Court denies access to material previously released on Internet
NEW JERSEY–In late August, a unanimous federal appeals panel in Philadelphia (3d Cir.) affirmed a New Jersey district court ruling that denied the press access to sentencing records and proceedings, even though material relating to them was previously posted on the Internet.
The court reasoned that secrecy was warranted because grand jury material was implicated. The court also denied a press request for access to redacted copies of briefs and to nonsecret aspects of the hearing, holding that it would be “highly impractical and inefficient and would create a circus-like ‘revolving door’ hearing.”
Although it acknowledged the importance of public access to proceedings and documents that allege government misconduct, the court said that there is no presumptive First Amendment or common law right of access to grand jury material. According to the court, the press needed to show that its need for access outweighed the public interest in grand jury secrecy, “a burden the newspapers would be unlikely to carry.”
The controversy arose when the government filed in court and posted on its Internet website a memorandum related to the sentencing of two defendants who were convicted in October 1996 of participating in a state lottery kickback scheme. The memorandum contained allegations of criminal conduct involving the defendants and other individuals who were not charged with any crimes.
The defendants and the uncharged individuals objected, claiming that the government violated federal rules that require documents and proceedings that implicate secret grand jury material remain secret. The district court sealed the memorandum, ordered the parties to file briefs under seal and scheduled a closed hearing to determine whether the government had violated federal rules.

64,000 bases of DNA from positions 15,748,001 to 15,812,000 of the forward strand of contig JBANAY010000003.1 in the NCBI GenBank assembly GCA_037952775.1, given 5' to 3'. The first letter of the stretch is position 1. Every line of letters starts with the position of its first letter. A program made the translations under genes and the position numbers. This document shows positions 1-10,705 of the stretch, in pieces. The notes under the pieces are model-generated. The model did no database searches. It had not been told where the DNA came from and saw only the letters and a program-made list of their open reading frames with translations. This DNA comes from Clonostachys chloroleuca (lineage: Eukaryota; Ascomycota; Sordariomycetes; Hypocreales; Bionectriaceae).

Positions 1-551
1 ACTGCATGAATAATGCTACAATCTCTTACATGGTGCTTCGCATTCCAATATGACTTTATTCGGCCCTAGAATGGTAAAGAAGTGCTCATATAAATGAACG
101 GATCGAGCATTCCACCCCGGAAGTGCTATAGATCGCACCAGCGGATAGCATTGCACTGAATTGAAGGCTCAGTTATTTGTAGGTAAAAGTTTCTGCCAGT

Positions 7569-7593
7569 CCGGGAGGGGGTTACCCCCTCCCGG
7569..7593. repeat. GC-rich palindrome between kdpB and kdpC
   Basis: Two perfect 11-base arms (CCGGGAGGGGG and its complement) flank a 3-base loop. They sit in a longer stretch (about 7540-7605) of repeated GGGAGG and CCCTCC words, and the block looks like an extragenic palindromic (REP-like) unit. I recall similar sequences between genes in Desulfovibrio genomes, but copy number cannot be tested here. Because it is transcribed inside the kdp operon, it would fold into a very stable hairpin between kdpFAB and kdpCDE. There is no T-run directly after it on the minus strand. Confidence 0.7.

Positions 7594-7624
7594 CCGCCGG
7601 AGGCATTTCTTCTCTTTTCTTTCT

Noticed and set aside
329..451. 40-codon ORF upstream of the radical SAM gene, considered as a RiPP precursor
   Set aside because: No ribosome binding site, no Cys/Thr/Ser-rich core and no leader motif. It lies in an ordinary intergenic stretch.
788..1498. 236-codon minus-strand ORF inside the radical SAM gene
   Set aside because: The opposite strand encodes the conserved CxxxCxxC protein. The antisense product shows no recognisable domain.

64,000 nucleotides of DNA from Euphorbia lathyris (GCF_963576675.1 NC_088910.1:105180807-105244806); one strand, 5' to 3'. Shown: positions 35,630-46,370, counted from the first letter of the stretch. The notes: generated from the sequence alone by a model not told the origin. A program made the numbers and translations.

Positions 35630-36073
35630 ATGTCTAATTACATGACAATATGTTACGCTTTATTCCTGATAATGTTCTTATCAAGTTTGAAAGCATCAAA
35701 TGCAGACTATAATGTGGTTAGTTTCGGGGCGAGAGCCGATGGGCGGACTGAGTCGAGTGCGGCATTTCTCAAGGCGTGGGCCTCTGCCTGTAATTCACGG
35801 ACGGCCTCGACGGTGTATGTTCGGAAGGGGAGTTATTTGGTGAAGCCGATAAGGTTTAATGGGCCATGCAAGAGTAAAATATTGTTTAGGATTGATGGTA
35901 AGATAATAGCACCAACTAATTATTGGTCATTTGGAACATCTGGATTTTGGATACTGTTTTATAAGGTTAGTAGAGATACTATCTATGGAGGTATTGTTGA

The (Newark) Star-Ledger, the Austin-American Statesman and the Dallas Morning News intervened in the action to seek access to the documents and proceedings and, during a hearing, contended that they had a First Amendment and a common law right of access. The parties and uncharged individuals opposed public access. The district court denied the media’s request for access, but stated that after the hearing it would make a transcript available to the extent allowed by federal rules.
The appellate court also rejected a press argument that it had a right of access to the briefs and the hearing because the First Amendment guarantees access to grand jury matters to the extent that that information has already been publicly disclosed. Although the court acknowledged that the press could not be barred from disclosing any information contained in the original sentencing memorandum, it stated that the district court properly acted to prevent further disclosure of secret material. (U.S. v. Smith; Media Counsel: Keith Miller, Newark)